As soon as Pottery Barn introduced their line of indigo products and accessories…
I was totally smitten.
And, I knew….
…deep in my heart of hearts….
that I could not rest until some of that glorious color made its way into my home.
Then it popped onto a canvas in the hall. Here.
And, this week-end, a bookcase that was built
with indigo accessories in mind,
was finally completed.
But, sadly, the Pottery Barn price tags put a damper on my decorating plans.
Still….I was determined to create their look.
So…I just had to take matters into my own hands…
…and develop a way to imitate the Pottery Barn concept
… without the PB prices.
Turns out, the method I came up with is super simple.
I just took items that I had on hand
and fitted them into the bookcase spaces.
Then, I refinished or remade them into the indigo style.
This way I had control over color balance and texture.
Sounds easy enough …and honestly….it was easy.
It just took a little time to make everything.
But, in the end,
I had the bookcase accessories I wanted
and some “why didn’t I think of that” ideas to share.
what a pile of directions!
Cuz…well….. there’s just a big ole’ pile of accessories.
So…. please….please hang with me as
this post provides directions on how to make the accessories
and a SECOND post will explain how to make the bookcase.
Trust me, you don’t want to miss the bookcase directions.
It’s so super easy and adaptable to different sizes.
But, for now…
Let’s talk accessories.
Number 1: The Mirror
The mirror on the top shelf came to me via a thrift store in the late 1970s. The frame was dark brown with a dark brown velvet ribbon. Yea. Can you imagine? But, it soon entered its verdigris with jute rope era (See photo #1). And, this week, it was transformed again.
First, the rope was given a burr haircut. Then, tape was applied to seal the mirror from the paint.
Next, (pic #3) a diluted creamy white latex paint (semi-gloss) was washed over the frame, allowed to completely dry, and then sanded. It looked great close up, but washed out from a distance. So (pic #4) a diluted version of the gun-metal gray paint used to paint the back of the bookcase was washed over the white.
A dry brush technique was used so the frame didn’t require another sanding. The frame was actually left in place during the drybrush painting so that I had a better visual. The ropes remained creamy white and a bit of blue was washed over the inner frame. Trust me, this was all trial and error. Since most people will view the frame from the main floor, it was important that the frame be well-defined from about 14 to 16 feet away. I must have run up and down the steps a 100 times. Seriously. The frame looks very different from a distance so it was worth the extra effort.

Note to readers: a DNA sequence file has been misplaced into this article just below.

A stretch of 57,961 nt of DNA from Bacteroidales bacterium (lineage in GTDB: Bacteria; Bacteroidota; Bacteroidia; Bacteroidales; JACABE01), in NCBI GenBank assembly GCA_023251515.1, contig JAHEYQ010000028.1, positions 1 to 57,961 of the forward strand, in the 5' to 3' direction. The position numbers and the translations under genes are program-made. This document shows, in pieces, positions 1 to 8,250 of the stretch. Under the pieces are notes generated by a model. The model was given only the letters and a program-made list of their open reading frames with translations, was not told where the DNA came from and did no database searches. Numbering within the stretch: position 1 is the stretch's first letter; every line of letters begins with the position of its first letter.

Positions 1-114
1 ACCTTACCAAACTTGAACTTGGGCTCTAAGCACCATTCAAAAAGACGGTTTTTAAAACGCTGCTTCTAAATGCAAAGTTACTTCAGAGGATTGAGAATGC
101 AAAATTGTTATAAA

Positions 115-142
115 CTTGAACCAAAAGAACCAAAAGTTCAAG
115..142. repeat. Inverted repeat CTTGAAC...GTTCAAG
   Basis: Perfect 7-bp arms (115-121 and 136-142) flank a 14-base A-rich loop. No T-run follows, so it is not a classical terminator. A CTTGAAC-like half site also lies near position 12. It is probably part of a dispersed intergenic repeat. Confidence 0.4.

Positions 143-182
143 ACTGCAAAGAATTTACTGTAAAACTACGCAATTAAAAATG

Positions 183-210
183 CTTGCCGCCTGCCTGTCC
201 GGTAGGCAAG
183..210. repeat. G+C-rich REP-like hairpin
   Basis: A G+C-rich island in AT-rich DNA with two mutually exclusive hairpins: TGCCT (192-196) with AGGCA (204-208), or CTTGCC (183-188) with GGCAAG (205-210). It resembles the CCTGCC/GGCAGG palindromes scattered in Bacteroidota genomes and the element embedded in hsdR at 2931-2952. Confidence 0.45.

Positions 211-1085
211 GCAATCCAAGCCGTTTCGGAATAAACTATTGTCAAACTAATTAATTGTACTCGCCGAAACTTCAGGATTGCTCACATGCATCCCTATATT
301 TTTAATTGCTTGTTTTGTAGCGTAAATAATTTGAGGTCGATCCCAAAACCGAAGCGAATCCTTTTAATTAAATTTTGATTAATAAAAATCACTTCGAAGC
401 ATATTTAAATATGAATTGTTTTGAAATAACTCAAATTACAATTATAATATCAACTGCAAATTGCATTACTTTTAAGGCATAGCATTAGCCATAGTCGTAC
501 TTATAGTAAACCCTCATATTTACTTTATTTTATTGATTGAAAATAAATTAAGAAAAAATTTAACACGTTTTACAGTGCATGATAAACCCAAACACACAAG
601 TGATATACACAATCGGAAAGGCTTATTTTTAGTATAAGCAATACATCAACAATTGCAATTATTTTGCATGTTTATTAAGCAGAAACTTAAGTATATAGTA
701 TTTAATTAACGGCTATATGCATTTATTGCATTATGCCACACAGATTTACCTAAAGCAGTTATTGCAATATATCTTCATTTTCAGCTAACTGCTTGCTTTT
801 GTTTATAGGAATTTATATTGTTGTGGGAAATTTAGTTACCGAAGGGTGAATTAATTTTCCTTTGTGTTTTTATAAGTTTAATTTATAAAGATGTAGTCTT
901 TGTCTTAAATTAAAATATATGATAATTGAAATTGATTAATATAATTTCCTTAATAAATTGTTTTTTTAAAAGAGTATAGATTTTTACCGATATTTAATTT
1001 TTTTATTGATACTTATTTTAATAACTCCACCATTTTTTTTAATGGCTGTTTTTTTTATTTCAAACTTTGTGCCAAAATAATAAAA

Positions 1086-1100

Number 2: The Empty Frames Layered Over the Mirror
The empty frames were thrift store finds many moons ago and they’ve been every color under the rainbow. For this placement, blue, gun-metal gray, and creamy white paints were applied. The colors were combined and used as washes until this color balance was achieved. Just patiently work with the paints….and remember to paint the backs of the frames when leaning the frames against a mirror because the back will be reflected to viewers.
Number 3: The White Baskets on the Second Shelf – Left and Right of the Indigo Plates
The white baskets are actually very old and outdated metal shelves that were flipped upside down, filled with moss balls, and placed on books. That’s it. An upside down shelf. But, the curvy lines really help soften the bookcase’s harsh edges, don’t you think?
Number 4: The Chest on the Second Shelf Between the Indigo Plates
The chest is sooooo easy. I almost feel like it really shouldn’t count, but here goes. It was too tall so I took the legs off. And, they were great legs, so I plopped them in my recycle bin. 🙂 Who knows? The next chest might be too short. LOL.
Number 5: The White Vase with the Blue Ribbon on the Third Shelf – Far Left
This pink-colored vase was “glazed” with diluted (about 1:1 water:paint) creamy-white latex paint (semi-gloss). Blue chalk paint was used on the ribbon.
Once the white glaze was dry, a very, very diluted wash of gun-metal charcoal chalk paint was applied to produce a “sooty” effect.
Number 6: Vase in the Middle of the Third Shelf
A complete post explains how to get this indigo with an aged effect. Here.
Number 7: The Chevron Fabric in Frames Behind the Vase on the Third Shelf
Thrift store frames were color washed with diluted blue chalk paint.
The chevron strips were cut from the edges of a scrap piece of fabric (a tablecloth). Drapery liner was cut to fit the frame. The chevron strips were glued to the drapery liner and then the drapery liner was glued to the back of the frame.
Number 8: The “Glass” Covered Box in Front of the Chevron Fabric Frames
A complete post explains how to make this faux glass box. Here.
Number 9: The White Apples on the Bottom Shelf – Left and Right of the Baskets
These are just grapevine apples that I’ve used in the fall for many, many years. Since they provide a nice textural element, they were spritzed with white spray paint and placed on top of books.
Number 10: Industrial Style Storage Baskets
A complete post explains how to make these baskets. Here.
And, there ya have it.
My version of the PB inspired concept.
Whatta ya think?
Can you take these ideas and run with them?
Just grab whatever accessory you have lying around…
turn it upside down and all around.
Spritz it. Paint it. Colorwash it.
Until next time,